Using this guide What's covered

Here you’ll find answers to many of your questions about thyroid surgery (thyroidectomy). Learn how it’s done, what it may cost, what your recovery may be like, and more.

To see how the surgery works, view our animation below.

For personal insights, see our patient experience videos in which HCF members talk frankly about their preparation, surgery and recovery.

Cost indicator

Discover the typical out-of-pocket costs HCF members can expect to pay for thyroid surgery and learn how your choice of surgeon and hospital affect that cost.


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Learn about thyroidectomy

This short animation explains how and why the thyroid is removed.

The basics

What’s the thyroid gland?

Your thyroid gland is in the front of your neck, below your voice box. It consists of two lobes, like butterfly wings. It produces hormones that control a number of bodily functions including your energy level, temperature, heart rate, and muscle tone. If your thyroid produces too much or not enough thyroid hormone, you can experience a wide range of symptoms.

Why might I need thyroid surgery?

Thyroid surgery can involve removing some or all of your thyroid gland. Reasons may include:

  • a large thyroid lump or nodule causing pressure symptoms or cosmetic concerns
  • an enlarged thyroid (goitre) that affects your ability to swallow and/or breathe, or is at risk of doing so because it‘s growing or extending into your chest
  • a lump biopsy result or ultrasound image that's suspicious, or might be cancer
  • an overactive thyroid gland (hyperthyroidism or Graves' disease)
  • thyroid cancer.

How does thyroid surgery work?

There are several different types of surgery:

  • total thyroidectomy removes your entire thyroid — the left and right lobes
  • hemithyroidectomy removes one lobe of your thyroid gland
  • thyroid nodulectomy removes a thyroid nodule and leaves the rest of your thyroid gland intact. This is not often recommended by surgeons.

The type and extent of your surgery will depend on your condition.

The details


Alternatives to thyroid surgery

There may be non-surgical alternatives for thyroid problems, depending on your condition.

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Types of thyroid surgery

There are several different types of thyroid surgery.

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Results vs risks of the procedure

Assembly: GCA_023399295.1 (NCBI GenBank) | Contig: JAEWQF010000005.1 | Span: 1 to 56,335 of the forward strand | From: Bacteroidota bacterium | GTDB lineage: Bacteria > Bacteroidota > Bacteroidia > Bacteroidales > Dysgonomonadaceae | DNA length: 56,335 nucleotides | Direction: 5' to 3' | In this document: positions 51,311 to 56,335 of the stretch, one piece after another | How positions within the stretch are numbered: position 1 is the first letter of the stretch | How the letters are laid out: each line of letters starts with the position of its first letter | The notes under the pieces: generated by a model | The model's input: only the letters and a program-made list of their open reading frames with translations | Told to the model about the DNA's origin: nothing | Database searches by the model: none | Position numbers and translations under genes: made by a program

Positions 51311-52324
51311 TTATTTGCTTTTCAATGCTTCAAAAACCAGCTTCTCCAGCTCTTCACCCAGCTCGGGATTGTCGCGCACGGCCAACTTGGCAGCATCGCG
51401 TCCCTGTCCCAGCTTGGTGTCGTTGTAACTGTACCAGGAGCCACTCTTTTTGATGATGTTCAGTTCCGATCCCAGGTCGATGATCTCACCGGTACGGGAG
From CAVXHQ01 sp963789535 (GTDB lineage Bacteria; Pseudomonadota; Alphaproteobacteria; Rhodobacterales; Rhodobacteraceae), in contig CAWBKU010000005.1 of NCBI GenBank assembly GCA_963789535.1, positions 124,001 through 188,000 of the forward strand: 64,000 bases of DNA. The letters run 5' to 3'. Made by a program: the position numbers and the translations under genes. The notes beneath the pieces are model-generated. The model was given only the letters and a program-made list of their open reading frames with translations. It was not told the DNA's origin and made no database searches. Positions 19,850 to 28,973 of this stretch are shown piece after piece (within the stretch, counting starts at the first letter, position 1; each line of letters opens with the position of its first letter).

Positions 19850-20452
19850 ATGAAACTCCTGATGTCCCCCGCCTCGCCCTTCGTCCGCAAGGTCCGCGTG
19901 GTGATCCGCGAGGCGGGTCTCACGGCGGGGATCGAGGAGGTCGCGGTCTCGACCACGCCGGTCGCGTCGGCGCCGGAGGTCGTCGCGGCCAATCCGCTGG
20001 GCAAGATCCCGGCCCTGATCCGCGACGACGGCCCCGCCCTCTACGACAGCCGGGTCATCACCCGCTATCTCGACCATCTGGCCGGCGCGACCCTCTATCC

The benefits and potential complications of thyroid surgery.

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Choosing a specialist

How to find a surgeon who specialises in thyroid surgery.

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Questions for your surgeon

What to ask before going ahead with surgery.

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Preparing for surgery

Pre-operative tests and preparation.

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Your anaesthetic options

The types of anaesthesia and post-op pain relief you may be offered.

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Going to hospital

What to expect on the day of the procedure.

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Your surgery

What happens in the operating theatre?

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After your surgery

Your hospital stay and recovery.

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Resuming activities and watching for problems.

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Treatments after surgery for thyroid cancer

Your treatment options following cancer surgery.

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People who’ve had thyroid surgery talk about their preparation, hospital stay and recovery.


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Important information

Information is provided by HCF in good faith for the convenience of members. It is not an endorsement or recommendation of any form of treatment nor is it a substitute for medical advice, and you should rely on the advice of your treating doctors in relation to all matters concerning your health. Every effort has been taken to ensure the accuracy of the information, however HCF takes no responsibility for any injury, loss, damage or other consequences of the use of this information.